# Plugin System¶

Avocado has a plugin system that can be used to extended it in a clean way.

## Listing plugins¶

The avocado command line tool has a builtin plugins command that lets you list available plugins. The usage is pretty simple:

$avocado plugins Plugins that add new commands (avocado.plugins.cli.cmd): exec-path Returns path to avocado bash libraries and exits. run Run one or more tests (native test, test alias, binary or script) sysinfo Collect system information ... Plugins that add new options to commands (avocado.plugins.cli): remote Remote machine options for 'run' subcommand journal Journal options for the 'run' subcommand ...  Since plugins are (usually small) bundles of Python code, they may fail to load if the Python code is broken for any reason. Example: $ avocado plugins
run       Run one or more tests (native test, test alias, binary or script)
sysinfo   Collect system information
...


## Writing a plugin¶

What better way to understand how an Avocado plugin works than creating one? Let’s use another old time favorite for that, the “Print hello world” theme.

### Code example¶

Let’s say you want to write a plugin that adds a new subcommand to the test runner, hello. This is how you’d do it:

from avocado.core.output import LOG_JOB

class HelloWorld(CLICmd):

name = 'hello'
description = 'The classical Hello World! plugin example.'

def run(self, args):
LOG_JOB.info(self.description)


As you can see, this plugins inherits from avocado.core.plugin_interfaces.CLICmd. This specific base class allows for the creation of new commands for the Avocado CLI tool. The only mandatory method to be implemented is run and it’s the plugin main entry point.

This plugin uses avocado.core.output.LOG_JOB to produce the hello world output in the Job log. One can also use avocado.core.output.LOG_UI to produce output in the human readable output.

### Registering Plugins¶

Avocado makes use of the Stevedore library to load and activate plugins. Stevedore itself uses setuptools and its entry points to register and find Python objects. So, to make your new plugin visible to Avocado, you need to add to your setuptools based setup.py file something like:

setup(name='mypluginpack',
...
entry_points={
'hello = mypluginpack.hello:HelloWorld',
]
}
...


Then, by running either $python setup.py install or $ python setup.py develop your plugin should be visible to Avocado.

### Fully qualified named for a plugin¶

The plugin registry mentioned earlier, (setuptools and its entry points) is global to a given Python installation. Avocado uses the namespace prefix avocado.plugins. to avoid name clashes with other software. Now, inside Avocado itself, there’s no need keep using the avocado.plugins. prefix.

Take for instance, the Job Pre/Post plugins are defined on setup.py:

'avocado.plugins.job.prepost': [
]


The setuptools entry point namespace is composed of the mentioned prefix avocado.plugins., which is is then followed by the Avocado plugin type, in this case, job.prepost.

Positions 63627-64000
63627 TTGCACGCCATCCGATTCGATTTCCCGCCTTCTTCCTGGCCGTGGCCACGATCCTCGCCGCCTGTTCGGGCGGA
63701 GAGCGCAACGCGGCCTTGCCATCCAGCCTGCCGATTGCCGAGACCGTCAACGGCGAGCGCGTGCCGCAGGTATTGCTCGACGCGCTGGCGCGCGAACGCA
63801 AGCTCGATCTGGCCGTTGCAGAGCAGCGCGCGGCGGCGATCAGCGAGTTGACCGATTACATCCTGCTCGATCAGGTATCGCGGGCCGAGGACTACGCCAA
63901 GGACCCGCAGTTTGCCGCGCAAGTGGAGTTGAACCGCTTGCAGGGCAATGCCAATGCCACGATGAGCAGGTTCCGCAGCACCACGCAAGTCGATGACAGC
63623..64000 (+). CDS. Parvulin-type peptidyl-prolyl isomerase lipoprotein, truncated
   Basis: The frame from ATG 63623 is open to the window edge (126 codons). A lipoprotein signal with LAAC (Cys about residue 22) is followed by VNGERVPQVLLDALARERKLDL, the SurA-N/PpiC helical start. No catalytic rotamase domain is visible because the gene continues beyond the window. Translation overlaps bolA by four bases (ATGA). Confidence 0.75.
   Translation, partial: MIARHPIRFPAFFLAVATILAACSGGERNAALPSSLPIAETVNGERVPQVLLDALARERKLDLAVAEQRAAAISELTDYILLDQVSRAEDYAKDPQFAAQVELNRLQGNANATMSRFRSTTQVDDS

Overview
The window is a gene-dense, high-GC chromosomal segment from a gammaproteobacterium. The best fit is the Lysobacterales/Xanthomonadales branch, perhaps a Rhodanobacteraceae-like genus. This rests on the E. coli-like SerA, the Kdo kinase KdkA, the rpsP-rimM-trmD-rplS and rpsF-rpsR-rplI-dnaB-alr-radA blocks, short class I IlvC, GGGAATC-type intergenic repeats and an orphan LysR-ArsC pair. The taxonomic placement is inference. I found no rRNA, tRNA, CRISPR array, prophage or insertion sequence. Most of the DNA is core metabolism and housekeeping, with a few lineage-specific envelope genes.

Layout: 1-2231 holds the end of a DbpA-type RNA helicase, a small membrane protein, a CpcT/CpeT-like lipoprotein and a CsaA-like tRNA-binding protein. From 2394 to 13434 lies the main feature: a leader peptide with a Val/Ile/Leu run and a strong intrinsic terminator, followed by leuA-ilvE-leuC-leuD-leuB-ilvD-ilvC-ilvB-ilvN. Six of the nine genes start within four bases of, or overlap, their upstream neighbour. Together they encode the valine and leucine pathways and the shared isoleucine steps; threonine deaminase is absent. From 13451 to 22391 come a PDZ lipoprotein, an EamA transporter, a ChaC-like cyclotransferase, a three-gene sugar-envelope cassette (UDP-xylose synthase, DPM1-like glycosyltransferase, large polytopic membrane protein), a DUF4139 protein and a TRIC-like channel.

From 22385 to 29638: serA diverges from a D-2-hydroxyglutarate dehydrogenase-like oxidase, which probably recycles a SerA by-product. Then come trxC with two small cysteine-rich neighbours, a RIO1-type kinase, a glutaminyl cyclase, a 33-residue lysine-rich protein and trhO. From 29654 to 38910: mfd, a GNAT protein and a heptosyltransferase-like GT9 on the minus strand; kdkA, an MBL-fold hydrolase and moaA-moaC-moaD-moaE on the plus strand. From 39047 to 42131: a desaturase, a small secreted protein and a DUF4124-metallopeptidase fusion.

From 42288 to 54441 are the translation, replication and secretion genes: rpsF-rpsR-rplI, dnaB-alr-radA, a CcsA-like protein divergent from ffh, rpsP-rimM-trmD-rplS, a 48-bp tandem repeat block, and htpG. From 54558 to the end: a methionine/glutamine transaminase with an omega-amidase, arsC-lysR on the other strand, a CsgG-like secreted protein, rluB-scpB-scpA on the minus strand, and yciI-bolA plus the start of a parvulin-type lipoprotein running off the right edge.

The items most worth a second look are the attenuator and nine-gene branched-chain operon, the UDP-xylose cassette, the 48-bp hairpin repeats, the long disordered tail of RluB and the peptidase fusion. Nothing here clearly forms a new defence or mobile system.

Inside avocado itself, the fully qualified name for a plugin is the plugin type, such as job.prepost concatenated to the name used in the entry point definition itself, in this case, jobscripts.

To summarize, still using the same example, the fully qualified Avocado plugin name is going to be job.prepost.jobscripts.

### Disabling a plugin¶

Even though a plugin can be installed and registered under setuptools entry points, it can be explicitly disabled in Avocado.

The mechanism available to do so is to add entries to the disable key under the plugins section of the Avocado configuration file. Example:

[plugins]
disable = ['cli.hello', 'job.prepost.jobscripts']


The exact effect on Avocado when a plugin is disabled depends on the plugin type. For instance, by disabling plugins of type cli.cmd, the command implemented by the plugin should no longer be available on the Avocado command line application. Now, by disabling a job.prepost plugin, those won’t be executed before/after the execution of the jobs.

### Default plugin execution order¶

In many situations, such as result generation, not one, but all of the enabled plugin types will be executed. The order in which the plugins are executed follows the lexical order of the entry point name.

For example, for the JSON result plugin, whose fully qualified name is result.json, has an entry point name of json, as can be seen on its registration code in setup.py:

...
entry_points={
...


If it sounds too complicated, it isn’t. It just means that for plugins of the same type, a plugin named automated will be executed before the plugin named uploader.

In the default Avocado set of result plugins, it means that the JSON plugin (json) will be executed before the XUnit plugin (xunit). If the HTML result plugin is installed and enabled (html) it will be executed before both JSON and XUnit.

### Configuring the plugin execution order¶

On some circumstances it may be necessary to change the order in which plugins are executed. To do so, add a order entry a configuration file section named after the plugin type. For job.prepost plugin types, the section name has to be named plugins.job.prepost, and it would look like this:

[plugins.job.prepost]
order = ['myplugin', 'jobscripts']


That configuration sets the job.prepost.myplugin plugin to execute before the standard Avocado job.prepost.jobscripts does.

### Wrap Up¶

We have briefly discussed the making of Avocado plugins. We recommend the Stevedore documentation and also a look at the avocado.core.plugin_interfaces module for the various plugin interface definitions.

Some plugins examples are available in the Avocado source tree, under examples/plugins.

Finally, exploring the real plugins shipped with Avocado in avocado.plugins is the final “documentation” source.